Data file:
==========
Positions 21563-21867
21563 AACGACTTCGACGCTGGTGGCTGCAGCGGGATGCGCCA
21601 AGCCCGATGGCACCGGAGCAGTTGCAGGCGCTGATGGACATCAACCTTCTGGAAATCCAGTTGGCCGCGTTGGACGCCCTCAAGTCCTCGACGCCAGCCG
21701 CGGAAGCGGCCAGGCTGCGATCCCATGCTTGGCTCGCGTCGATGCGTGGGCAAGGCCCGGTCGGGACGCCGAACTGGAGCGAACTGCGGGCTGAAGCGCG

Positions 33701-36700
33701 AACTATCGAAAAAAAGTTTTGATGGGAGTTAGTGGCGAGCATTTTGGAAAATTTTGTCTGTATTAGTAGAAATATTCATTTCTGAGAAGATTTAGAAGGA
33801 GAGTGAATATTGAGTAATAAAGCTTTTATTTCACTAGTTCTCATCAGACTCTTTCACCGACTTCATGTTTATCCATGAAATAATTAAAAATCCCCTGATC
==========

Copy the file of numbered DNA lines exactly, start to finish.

Positions 21563-21867
21563 AACGACTTCGACGCTGGTGGCTGCAGCGGGATGCGCCA
21601 AGCCCGATGGCACCGGAGCAGTTGCAGGCGCTGATGGACATCAACCTTCTGGAAATCCAGTTGGCCGCGTTGGACGCCCTCAAGTCCTCGACGCCAGCCG
21701 CGGAAGCGGCCAGGCTGCGATCCCATGCTTGGCTCGCGTCGATGCGTGGGCAAGGCCCGGTCGGGACGCCGAACTGGAGCGAACTGCGGGCTGAAGCGCG

Positions 33701-36700
33701 AACTATCGAAAAAAAGTTTTGATGGGAGTTAGTGGCGAGCATTTTGGAAAATTTTGTCTGTATTAGTAGAAATATTCATTTCTGAGAAGATTTAGAAGGA
33801 GAGTGAATATTGAGTAATAAAGCTTTTATTTCACTAGTTCTCATCAGACTCTTTCACCGACTTCATGTTTATCCATGAAATAATTAAAAATCCCCTGATC